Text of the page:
Thursday, July 8th, 2010
So this weekend I was re-reading a favorite book for bookgroup, “Cooking for Mr. Latte” by Amanda Hesser. Amanda was a food writer for the NY Times for years, and the book chronicles her adventures in cooking, eating and relationships. Thank goodness she includes many of the recipes she describes at the end of each chapter or I would be a very hungry and frustrated reader!
What I love about this book is that all the recipes have a story behind them, which I think is true of some of the best recipes. Like the lemon bars my family makes that come from a cookbook my brother’s middle school put together of each kid’s favorite recipe. Fred Natkins will forever live on in our lives for his contribution of his mom’s lemon bar recipe. We never refer to them as simply Lemon Bars. Oh no, they are Fred Natkin’s Lemon Bars. I’m sure you all have similar stories about favorite dishes. And you remember who you served them to and how they fed the soul and stomach (if done right).
So what does that have to do with design? Well, it got me thinking about shared experiences, travel, and the objects we pick up along the way. When I travel I prefer to buy an interesting object for my home that I can look at and remember the trip. I’m not talking about “insert destination here” sweatshirts, spoons, shot glasses or fridge magnets. Though if that’s your thing, enjoy!
No I’m talking about that wall hanging I found in the little shop in the Gion district of Kyoto that has a giesha and a temple on it. And after I bought it we passed two maiko, apprentice gieshas, on the street.
Seeing the object pulls you right back into a moment, a story, a feeling. Or the 1890s German scientific print of different types of mushrooms I found in a vintage shop in Austin, Texas, that fits in perfectly on the wall of mushroom photos in my living room.
The mushroom photos always elicit lots of questions from visitors. It gives us the chance to tell them about our love of hiking and mushroom hunting, where I was inspired by the variety of mushrooms and colors and textures in the woods. Then we can show them our bags of dehydrated mushrooms as proof that I’m not just making this up.
The layout with different size and shape frames in an asymmetrical arrangement is more dynamic and allows us to add to the collection easily over the years. In fact, we’ll probably change out the mushroom photos for pictures from our trip to Japan next. That will provide new stories to tell, and different memories to enjoy. And when we tire of those photos, we will have other photos from other adventures with which we can replace them.
I think using objects and photos from your travels and adventures (even if they are local) is one of the best ways to ensure that your home is a reflection of you and your life. Grandma’s hope chest or the lamp from your childhood bedroom can also serve as mementos (not to be confused with Mentos, the freshmaker).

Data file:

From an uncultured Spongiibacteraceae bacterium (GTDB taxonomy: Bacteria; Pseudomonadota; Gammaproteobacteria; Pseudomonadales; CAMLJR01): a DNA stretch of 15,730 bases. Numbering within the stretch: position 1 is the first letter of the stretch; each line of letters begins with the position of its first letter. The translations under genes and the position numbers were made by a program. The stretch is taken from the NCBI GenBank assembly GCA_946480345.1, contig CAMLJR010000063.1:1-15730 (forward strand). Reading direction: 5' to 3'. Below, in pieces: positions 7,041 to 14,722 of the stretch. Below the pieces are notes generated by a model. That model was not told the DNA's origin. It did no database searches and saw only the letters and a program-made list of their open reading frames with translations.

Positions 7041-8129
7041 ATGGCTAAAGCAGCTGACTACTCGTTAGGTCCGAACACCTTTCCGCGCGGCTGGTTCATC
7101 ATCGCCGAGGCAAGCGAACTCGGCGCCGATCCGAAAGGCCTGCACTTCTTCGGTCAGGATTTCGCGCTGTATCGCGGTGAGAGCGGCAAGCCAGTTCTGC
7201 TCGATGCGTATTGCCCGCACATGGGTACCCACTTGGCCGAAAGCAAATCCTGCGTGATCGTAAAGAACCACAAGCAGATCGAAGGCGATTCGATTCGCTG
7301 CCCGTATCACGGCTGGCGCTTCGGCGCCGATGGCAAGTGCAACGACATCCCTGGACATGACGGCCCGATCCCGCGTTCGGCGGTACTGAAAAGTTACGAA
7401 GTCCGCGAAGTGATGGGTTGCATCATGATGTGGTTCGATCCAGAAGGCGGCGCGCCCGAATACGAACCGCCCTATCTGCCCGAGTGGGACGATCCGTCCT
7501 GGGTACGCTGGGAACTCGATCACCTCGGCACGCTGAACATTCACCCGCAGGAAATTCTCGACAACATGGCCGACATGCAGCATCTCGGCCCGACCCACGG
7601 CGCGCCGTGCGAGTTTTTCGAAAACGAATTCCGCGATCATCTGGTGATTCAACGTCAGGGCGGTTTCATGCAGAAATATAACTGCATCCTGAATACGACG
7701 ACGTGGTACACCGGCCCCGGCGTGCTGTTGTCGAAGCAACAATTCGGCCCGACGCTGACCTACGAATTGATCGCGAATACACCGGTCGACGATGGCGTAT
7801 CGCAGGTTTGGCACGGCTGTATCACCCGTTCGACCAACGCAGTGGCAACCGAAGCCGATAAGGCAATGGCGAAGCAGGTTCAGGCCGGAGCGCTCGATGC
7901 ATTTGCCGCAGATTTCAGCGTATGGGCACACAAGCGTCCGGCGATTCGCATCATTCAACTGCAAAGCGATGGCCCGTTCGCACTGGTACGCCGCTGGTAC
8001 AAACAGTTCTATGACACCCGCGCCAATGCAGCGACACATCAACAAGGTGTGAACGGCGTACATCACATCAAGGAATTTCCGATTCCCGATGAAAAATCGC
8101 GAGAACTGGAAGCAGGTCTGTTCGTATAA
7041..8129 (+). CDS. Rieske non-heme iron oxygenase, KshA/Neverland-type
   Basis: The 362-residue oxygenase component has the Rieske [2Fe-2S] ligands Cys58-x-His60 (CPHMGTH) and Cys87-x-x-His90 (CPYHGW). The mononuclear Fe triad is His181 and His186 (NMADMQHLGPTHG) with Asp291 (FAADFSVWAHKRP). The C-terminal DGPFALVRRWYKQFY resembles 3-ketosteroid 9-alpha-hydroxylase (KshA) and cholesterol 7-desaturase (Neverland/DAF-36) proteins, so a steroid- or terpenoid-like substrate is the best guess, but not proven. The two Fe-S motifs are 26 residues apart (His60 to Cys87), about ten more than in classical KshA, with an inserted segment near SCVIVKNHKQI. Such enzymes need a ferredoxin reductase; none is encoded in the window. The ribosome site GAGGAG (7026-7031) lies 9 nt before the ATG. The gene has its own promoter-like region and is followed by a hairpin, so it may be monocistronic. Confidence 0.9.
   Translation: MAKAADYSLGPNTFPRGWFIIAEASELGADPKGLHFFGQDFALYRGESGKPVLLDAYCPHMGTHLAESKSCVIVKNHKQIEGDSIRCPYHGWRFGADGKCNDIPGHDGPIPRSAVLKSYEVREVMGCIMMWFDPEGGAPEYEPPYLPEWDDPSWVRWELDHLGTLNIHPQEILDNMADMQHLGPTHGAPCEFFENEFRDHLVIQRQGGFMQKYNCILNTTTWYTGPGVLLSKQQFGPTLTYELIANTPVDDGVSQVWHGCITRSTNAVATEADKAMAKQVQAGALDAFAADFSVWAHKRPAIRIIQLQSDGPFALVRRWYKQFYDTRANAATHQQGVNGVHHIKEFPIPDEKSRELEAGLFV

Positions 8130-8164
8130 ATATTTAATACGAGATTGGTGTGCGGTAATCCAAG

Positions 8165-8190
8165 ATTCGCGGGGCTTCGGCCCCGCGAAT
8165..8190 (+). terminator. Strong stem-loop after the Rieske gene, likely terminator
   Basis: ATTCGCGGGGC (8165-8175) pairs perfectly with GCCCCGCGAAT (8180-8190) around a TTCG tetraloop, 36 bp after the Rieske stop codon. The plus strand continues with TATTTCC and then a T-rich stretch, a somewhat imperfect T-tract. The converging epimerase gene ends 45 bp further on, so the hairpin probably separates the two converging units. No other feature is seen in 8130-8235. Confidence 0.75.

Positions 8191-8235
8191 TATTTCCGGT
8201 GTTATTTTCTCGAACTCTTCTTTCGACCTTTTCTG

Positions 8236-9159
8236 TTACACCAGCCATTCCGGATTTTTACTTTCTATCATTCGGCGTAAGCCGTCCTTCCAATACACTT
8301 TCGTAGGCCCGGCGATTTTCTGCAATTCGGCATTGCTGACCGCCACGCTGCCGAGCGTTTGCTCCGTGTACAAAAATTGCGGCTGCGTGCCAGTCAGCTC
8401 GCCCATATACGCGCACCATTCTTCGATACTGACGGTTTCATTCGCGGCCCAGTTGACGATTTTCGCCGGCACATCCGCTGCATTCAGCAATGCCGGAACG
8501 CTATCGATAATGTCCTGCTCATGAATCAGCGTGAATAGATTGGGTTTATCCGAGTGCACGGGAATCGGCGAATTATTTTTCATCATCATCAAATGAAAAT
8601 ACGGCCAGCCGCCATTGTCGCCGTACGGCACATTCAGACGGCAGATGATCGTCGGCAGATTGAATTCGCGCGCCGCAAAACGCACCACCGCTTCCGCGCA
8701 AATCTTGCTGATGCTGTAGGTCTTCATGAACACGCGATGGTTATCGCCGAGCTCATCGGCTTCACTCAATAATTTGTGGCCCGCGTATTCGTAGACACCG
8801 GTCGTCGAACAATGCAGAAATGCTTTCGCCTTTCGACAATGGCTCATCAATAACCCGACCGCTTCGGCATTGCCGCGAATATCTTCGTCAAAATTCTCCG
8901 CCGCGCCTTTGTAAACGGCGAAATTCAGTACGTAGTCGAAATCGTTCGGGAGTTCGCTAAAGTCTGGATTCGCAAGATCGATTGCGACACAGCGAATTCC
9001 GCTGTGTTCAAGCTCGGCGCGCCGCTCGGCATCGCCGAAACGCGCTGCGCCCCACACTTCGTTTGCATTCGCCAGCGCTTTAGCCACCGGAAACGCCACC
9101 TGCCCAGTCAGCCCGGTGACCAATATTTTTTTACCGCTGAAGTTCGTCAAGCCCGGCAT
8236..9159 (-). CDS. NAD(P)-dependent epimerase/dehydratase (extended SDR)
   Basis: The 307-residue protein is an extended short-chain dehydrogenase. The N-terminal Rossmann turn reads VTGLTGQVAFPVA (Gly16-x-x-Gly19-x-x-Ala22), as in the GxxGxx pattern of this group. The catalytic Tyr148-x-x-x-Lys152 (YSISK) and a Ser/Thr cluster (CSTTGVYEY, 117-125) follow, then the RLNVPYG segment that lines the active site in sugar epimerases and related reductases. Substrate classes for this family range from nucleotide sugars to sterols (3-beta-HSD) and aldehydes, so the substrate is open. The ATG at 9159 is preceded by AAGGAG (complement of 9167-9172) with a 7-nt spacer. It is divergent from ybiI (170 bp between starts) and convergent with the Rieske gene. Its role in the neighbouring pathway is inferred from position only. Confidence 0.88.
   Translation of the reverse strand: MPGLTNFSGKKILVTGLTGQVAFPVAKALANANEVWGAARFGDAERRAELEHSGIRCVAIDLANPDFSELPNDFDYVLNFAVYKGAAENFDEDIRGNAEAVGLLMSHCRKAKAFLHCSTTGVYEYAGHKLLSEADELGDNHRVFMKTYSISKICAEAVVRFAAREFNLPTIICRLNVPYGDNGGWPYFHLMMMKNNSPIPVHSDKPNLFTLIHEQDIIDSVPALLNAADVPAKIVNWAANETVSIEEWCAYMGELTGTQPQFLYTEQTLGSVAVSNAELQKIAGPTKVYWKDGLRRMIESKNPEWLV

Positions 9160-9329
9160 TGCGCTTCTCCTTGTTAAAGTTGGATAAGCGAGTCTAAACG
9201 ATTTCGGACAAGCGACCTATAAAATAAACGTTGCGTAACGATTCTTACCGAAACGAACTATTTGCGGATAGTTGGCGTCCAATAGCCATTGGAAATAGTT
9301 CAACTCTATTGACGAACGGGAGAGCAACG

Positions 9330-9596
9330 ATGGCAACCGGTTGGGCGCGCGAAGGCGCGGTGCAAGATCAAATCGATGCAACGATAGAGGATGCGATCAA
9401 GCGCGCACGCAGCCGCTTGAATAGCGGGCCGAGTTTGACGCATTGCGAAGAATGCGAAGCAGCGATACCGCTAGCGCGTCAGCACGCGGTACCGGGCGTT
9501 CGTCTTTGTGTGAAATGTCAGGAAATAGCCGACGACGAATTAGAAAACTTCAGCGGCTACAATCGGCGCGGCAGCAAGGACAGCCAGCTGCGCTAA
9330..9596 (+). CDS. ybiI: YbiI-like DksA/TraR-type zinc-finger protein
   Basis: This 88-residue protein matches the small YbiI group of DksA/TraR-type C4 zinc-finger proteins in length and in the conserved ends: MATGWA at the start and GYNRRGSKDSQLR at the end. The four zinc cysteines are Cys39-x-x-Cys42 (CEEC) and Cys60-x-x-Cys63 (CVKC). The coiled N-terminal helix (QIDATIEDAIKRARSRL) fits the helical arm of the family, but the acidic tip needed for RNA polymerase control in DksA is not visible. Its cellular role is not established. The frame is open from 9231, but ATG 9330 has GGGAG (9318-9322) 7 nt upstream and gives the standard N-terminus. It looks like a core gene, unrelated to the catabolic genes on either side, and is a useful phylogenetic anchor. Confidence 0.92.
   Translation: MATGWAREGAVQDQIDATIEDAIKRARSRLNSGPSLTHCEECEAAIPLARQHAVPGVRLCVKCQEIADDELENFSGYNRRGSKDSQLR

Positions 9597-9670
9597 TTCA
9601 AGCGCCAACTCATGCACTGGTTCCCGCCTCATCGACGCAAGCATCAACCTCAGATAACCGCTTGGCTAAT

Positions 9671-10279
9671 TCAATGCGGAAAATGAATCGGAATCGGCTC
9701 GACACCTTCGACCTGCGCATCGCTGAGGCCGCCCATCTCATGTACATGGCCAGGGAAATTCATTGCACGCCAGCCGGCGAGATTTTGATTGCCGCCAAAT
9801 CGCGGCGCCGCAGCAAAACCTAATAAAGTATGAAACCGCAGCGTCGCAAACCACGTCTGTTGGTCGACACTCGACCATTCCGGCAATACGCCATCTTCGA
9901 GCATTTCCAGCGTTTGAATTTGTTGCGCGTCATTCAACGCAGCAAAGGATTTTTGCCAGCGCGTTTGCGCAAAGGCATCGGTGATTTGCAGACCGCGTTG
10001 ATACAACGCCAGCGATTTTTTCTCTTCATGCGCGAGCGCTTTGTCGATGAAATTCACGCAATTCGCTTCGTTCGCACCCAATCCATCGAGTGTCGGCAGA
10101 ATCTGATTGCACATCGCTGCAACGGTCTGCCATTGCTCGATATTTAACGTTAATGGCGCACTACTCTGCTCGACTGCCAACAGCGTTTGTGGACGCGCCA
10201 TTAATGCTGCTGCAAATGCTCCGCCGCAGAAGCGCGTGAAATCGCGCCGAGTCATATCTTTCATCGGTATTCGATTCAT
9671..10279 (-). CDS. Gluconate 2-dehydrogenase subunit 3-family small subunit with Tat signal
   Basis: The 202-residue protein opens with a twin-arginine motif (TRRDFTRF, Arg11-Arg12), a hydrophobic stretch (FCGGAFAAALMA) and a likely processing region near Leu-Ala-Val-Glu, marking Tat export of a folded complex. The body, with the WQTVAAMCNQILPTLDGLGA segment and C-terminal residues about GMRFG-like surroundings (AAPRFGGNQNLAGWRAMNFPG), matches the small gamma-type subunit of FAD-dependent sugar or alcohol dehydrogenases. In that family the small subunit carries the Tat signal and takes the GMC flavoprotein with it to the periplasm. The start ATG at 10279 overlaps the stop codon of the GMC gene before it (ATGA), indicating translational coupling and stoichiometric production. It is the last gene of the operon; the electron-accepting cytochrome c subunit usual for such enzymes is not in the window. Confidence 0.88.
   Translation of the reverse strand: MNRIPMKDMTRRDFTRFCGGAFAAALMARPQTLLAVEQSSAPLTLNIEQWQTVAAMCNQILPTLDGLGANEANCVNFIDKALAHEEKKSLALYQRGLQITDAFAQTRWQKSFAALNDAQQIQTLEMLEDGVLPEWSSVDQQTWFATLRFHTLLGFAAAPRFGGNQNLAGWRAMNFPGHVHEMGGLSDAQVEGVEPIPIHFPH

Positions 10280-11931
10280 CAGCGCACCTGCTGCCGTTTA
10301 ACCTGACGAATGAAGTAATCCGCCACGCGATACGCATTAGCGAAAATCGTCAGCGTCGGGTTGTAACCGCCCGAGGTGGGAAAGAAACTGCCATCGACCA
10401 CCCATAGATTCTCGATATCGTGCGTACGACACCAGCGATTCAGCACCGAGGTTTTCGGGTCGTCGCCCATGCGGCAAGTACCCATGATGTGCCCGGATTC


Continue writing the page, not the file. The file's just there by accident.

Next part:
What objects do you have that have special meaning and history behind them? Where did you find them or who passed them down to you? Do they have pride of place in your home or are they mixed in and require exploration to notice?
Wednesday, February 3rd, 2010
So your child loves to travel the world, or at least loves daydreaming about it. And of course the newest generation of tweens is more tapped into the eco-consciousness than any generation has been before. So how do you update their bedroom to reflect their appreciation for world cultures and a sustainable ethos?
This bedroom is inspired by just such a situation. A warm palette with lots of natural materials and textures creates an inviting retreat. World maps and travel photos on the walls provide both reference (geography class, anyone?) and inspiration.
Walls in a deep olive green are accented with 2 stripes in chocolate brown and deep orange, and balanced with creamy white trim. This color palette pulls from the colors in the maps and travel photos – the deep greens of the forest, the chocolate brown trim on a Japanese castle’s roof line, and the orange gates in a Japanese shrine. Even the soft grey of an elephant is captured in the grey metal side table by the bed.
Soft chocolate brown roman shades are detailed with a coordinating stripe in orange to reference the stripe on the wall. A new seagrass headboard is both textural and made from a sustainable resource. New nightstands include a grey metal table and a stump table, which can easily be moved around the room as needed. The client’s existing desk is updated with a rusted metal faux finish, thereby reducing extending the lifespan of the piece.
Accent pieces provide texture and interest – large woven baskets provide easily accessible storage, a twig lamp can serve both the bed and the adjacent window seat, and a chunky woven throw blanket adds the necessary cuddle factor important in every bedroom. A funky perforated paper lamp shade hangs in the middle of the room, creating subtle patterns on the walls at night. And shelves made from reclaimed wood and aged metal brackets add history and storage. A chunky woven cable rug would add additional texture and balance the existing light wood floors. Fabrics in tans, chocolate brown, olive green and deep orange are used throughout the room.
This room is sure to inspire kids and adults alike. The entire concept could easily be translated to an adult’s bedroom or even a family room.
Paint color inspirations: BM 2142-30 Mountain Moss, BM HC-70 Van Buren Brown, BM 2170-10 Fireball Orange, and BM HC-27 Monterey White.